Media closures damage Canada’s fabric

Nanaimo Daily News, Alberni Valley Times, Kamloops This Week, Kelowna Capital News, Prince Rupert Daily News, Nelson Daily News, Abbotsford Times, Richmond Review. You name them: They are gone.  And there are more than those eight on the roll-call of the dead. 

They are BC newspapers closed as a result of corporate takeovers, consolidation of ownership, “strategic overhaul”—and the loss of advertisers and readers to digital newspapers and news sources.

“Stop the presses!” The command no longer means that a red-hot story is on its way to the pressroom to be placed quickly into the continuing press-run of a newspaper.

There have been closures right across the country, and merged newsrooms are in the works for Postmedia’s two newspapers in Vancouver, Calgary, Edmonton, and Ottawa. Montreal’s La Presse, now is in print only on Saturdays.

Most, if not all, of the survivors have been hit by layoffs, buyouts, and terminations. The same has hit radio and TV stations and networks as well, across Canada, including the CBC and Radio Canada.

In Vancouver’s Chinese market, too: The World Journal. Gone.

Chantal Hébert, national affairs columnist with the Toronto Star (which has also cut staff) sees it this way: “Canada’s news media is undergoing the biggest journalistic fire sale of its history.

“It is taking place on such a scale that it might be more appropriate to call it a liquidation of information-gathering resources and it is happening under the nose of a political class that is, for the most part, content to look the other way.”

Resource Works cannot halt the fire sale—but it can do its bit. And thus we support the Jack Webster Awards for journalism, and the Ma Murray Awards for community journalism in BC and the Yukon that will be presented in Richmond on May 7. And we support the National Newspaper Awards, too.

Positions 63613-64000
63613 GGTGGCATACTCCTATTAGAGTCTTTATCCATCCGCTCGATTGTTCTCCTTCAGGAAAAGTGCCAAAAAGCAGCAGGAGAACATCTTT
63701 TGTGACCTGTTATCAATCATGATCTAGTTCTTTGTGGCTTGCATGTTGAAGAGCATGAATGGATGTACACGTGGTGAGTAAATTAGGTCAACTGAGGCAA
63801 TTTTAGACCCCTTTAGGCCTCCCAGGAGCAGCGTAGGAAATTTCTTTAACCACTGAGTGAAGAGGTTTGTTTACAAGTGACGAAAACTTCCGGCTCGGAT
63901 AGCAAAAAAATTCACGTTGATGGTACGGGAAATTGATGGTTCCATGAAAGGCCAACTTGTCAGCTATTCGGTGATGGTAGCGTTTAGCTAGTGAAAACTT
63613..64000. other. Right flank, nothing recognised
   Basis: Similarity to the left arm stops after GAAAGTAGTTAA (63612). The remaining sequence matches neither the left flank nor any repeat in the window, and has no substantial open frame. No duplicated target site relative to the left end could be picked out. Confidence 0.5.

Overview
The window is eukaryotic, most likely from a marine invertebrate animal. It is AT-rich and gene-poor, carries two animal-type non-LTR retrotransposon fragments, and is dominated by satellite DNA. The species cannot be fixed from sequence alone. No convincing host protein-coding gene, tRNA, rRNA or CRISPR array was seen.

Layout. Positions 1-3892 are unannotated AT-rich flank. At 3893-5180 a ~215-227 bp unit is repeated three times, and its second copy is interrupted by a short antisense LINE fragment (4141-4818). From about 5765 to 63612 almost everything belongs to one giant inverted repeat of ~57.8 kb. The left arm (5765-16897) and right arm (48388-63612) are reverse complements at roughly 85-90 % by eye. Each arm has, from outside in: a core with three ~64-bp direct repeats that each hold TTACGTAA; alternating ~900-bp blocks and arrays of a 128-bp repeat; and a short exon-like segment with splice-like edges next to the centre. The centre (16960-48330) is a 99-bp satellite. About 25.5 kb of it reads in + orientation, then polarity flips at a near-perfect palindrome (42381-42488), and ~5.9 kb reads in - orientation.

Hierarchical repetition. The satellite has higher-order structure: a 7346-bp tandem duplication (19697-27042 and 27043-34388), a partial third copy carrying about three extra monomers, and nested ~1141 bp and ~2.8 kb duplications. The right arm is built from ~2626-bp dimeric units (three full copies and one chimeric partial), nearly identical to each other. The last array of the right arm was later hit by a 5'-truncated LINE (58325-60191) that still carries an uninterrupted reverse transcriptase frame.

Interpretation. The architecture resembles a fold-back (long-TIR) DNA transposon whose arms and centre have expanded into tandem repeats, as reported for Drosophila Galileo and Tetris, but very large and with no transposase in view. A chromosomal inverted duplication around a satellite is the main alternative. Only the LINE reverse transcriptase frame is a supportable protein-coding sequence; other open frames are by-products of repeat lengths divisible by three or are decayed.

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Do so many closures of our media outlets strengthen the  “anti-oil crusade” of alternative media in BC?

Perhaps not, but the closures and cutbacks in “traditional” media do mean less coverage of news and issues around natural-resource development.

That is to be regretted, particularly when some of the anti-development groups draw funding from U.S. sources and (in some instances) from big U.S. resource investors seeking to keep Canadian competition at bay.

What can you do? Please support your local newspapers and broadcast outlets.

And when you see inaccurate or shallow coverage of resource stories, write a quick letter to the editor, call a reporter, or at least post a balancing comment on an online story. Most journalists do appreciate it when a well-intentioned person gets in touch to offer information or suggestions.

As Chantal Hébert writes: “Some take solace in the notion that Trudeau’s government is committed to reinvesting in the CBC. But a news environment dominated by one media organization — even the public broadcaster — does not amount to a healthy one. . . .

“What we have today is a weaker public broadcaster in a field of journalistic ruins and Canada’s national fabric is the poorer for it.”


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